It’s interesting, and not surprising at all, that the Universe led me to this great article of Shelly Bullard’s on the divine MindBodyGreen.com, as I have been ruminating deeply this past week on the topic of intimacy and romance.
I wasn’t sure what I had to say on the topic, which is why this blog post has been in limbo for nearly three days. I have many emotions around the topic of intimacy, and many thoughts. I also have acquired many lessons through intimacy, most tucked neatly in my tool kit, some thrown haphazardly into the far, dark corners of said tool kit.
As human beings we are no “one way” in relationships. We like to think we are, but the truth is different human beings draw out different little bits of us. The experiences we have with these partners allow us to learn more about our own Selves, and then change occurs. Not in the sense of changing for someone, no no. The change that occurs naturally over time, how a person evolves, grows.
I have grown into an entirely different young woman from the girl I was when I entered my last relationship. With that relationship came great bliss, unspeakable love, deep trust, profound and cosmic human connection, and a bond I will cherish for all my life. With that relationship also came turmoil, harsh realities, weakness, loss, and it kept a chunk of my being, of my heart, that had to be sacrificed to the union in order to bid it farewell. I think of that little piece of me often; the empty space it left behind has filled in now, with self-love, faith, energy, and the scar tissue-like badge of honor one receives after having loved and lost.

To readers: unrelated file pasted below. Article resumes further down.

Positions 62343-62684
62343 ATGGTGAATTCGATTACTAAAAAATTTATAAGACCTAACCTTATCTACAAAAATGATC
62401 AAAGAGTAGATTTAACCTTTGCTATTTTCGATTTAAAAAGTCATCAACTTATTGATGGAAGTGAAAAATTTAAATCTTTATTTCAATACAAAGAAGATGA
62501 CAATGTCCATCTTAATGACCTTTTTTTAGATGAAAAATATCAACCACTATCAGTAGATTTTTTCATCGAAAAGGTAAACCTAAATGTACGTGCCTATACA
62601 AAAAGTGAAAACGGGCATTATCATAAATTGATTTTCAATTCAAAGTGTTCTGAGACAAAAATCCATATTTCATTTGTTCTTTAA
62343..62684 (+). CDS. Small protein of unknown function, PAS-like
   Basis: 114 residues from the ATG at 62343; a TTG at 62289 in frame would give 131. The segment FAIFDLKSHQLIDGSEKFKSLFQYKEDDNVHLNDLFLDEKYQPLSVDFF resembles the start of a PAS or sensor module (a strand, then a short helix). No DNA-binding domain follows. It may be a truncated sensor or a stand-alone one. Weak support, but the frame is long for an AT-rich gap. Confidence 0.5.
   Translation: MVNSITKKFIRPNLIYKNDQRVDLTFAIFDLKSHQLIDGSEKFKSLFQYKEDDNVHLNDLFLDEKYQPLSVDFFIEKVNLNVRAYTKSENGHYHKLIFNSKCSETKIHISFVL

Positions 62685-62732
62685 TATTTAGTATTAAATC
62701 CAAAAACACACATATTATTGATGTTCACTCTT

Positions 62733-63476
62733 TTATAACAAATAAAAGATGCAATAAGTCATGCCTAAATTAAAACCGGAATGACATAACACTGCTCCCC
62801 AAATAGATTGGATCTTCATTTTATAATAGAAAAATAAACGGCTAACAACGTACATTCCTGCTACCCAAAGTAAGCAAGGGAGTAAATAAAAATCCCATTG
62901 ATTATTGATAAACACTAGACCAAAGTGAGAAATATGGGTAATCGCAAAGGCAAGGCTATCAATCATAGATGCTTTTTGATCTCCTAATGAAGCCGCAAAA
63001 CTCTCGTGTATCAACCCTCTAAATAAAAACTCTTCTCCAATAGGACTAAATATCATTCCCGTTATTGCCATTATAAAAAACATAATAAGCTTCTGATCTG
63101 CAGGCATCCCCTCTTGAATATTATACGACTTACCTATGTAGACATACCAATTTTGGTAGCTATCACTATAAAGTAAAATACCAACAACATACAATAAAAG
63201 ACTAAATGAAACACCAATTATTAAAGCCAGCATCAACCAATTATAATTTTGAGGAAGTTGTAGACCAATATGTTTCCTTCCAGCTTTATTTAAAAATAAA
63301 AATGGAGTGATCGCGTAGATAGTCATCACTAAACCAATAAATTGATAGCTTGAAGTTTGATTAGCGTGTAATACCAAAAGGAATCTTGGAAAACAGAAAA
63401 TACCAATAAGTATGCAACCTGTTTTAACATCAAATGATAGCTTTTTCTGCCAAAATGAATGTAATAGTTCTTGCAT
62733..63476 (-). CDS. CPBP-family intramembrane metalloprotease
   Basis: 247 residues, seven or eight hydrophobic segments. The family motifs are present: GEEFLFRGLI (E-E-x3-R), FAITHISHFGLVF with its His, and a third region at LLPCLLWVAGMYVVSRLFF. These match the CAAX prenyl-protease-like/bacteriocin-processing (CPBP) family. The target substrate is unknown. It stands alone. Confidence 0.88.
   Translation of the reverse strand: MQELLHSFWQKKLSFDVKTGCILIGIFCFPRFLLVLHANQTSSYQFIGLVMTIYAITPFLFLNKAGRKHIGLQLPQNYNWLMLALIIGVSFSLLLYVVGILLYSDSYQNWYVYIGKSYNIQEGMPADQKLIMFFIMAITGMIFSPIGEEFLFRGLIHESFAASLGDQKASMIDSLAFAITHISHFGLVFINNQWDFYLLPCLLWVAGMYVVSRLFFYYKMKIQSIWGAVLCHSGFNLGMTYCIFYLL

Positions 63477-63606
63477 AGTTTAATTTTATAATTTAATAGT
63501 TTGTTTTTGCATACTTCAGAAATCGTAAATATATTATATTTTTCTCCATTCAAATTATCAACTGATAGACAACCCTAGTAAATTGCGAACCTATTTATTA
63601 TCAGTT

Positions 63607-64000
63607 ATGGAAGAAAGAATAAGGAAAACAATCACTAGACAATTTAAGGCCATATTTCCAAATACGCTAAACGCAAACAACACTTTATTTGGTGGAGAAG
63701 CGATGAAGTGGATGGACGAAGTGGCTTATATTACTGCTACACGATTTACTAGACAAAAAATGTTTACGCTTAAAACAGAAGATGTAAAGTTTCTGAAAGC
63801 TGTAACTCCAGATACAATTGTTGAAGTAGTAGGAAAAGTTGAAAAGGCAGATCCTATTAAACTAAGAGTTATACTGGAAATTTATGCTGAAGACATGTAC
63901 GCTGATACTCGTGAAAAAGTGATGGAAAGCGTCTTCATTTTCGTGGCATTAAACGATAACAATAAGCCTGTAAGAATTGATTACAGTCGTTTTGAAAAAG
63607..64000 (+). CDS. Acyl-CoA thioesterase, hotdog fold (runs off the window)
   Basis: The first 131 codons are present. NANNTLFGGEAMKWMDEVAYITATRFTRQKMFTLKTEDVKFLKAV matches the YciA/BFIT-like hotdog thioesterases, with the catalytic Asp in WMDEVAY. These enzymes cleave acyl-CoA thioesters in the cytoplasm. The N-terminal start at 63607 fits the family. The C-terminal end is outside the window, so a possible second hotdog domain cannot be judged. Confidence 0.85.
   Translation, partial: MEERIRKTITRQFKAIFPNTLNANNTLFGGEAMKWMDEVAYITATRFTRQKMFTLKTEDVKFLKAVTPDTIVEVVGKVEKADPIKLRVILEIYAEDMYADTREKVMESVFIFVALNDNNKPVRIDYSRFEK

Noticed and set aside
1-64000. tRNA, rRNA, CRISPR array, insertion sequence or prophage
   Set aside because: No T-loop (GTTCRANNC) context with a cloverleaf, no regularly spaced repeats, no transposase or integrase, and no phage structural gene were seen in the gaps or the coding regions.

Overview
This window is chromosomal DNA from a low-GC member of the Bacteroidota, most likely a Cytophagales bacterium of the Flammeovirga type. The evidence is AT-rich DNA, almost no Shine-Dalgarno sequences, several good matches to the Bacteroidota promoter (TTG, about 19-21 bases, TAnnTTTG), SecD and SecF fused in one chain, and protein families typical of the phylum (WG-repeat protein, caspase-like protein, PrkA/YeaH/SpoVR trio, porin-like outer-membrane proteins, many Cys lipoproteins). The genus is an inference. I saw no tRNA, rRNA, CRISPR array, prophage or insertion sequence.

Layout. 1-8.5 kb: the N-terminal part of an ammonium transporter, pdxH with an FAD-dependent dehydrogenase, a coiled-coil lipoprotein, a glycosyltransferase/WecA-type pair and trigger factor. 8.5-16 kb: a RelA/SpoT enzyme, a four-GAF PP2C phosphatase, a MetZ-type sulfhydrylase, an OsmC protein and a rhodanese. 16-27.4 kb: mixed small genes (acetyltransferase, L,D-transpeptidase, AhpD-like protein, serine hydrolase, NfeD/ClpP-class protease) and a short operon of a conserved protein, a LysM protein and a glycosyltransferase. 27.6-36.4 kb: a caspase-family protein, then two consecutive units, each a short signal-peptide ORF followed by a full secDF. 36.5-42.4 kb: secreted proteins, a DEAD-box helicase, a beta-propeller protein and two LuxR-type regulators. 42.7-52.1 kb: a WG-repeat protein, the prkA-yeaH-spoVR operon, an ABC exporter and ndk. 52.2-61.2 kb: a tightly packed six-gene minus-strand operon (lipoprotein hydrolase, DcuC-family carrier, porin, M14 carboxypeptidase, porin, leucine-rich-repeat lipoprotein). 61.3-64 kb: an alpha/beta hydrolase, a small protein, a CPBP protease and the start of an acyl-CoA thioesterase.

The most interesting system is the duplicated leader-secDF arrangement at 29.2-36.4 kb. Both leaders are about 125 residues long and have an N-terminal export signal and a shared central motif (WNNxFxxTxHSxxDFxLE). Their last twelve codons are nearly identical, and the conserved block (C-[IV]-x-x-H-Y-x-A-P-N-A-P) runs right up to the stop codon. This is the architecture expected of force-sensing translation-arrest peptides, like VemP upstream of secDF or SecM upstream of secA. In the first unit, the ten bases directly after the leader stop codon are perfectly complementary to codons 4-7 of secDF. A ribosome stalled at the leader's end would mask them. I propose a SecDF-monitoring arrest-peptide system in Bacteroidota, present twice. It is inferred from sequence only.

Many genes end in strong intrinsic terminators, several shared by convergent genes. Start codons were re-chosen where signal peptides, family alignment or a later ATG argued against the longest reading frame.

It’s sometimes still difficult to imagine how one immerses oneself in such intense intimacy, such profound love, all with the risk of the partnership disintegrating. I was fortunate in my experience to have the most peaceful and loving break-up I could have imagined, but I still cry over the beautiful memories and missing companionship that I spent three years savoring. I still revisit the events of our relationship in my mind and daydream polar shifts in the Universe, aligning us where we need to be for the relationship to work. For it to grow and flourish.
In Bullard’s MindBodyGreen article, I was reminded of some of my favorite relationship lessons. My beautiful mother always tells me to, “Be who you want to be with,” so naturally that pointer warms my heart. It makes perfect sense. Instead of trying to attract a partner, spend that precious time cultivating the Self to be all you want it to be. By passionately pursuing your own positive behaviors, hobbies, passions, beliefs, interests, and intellect, you will attract someone with likeminded principles and ways. Heck, you might even meet someone in the process of being in all of those places that bring you joy, doing all of the things that define your sweet, beautiful Self.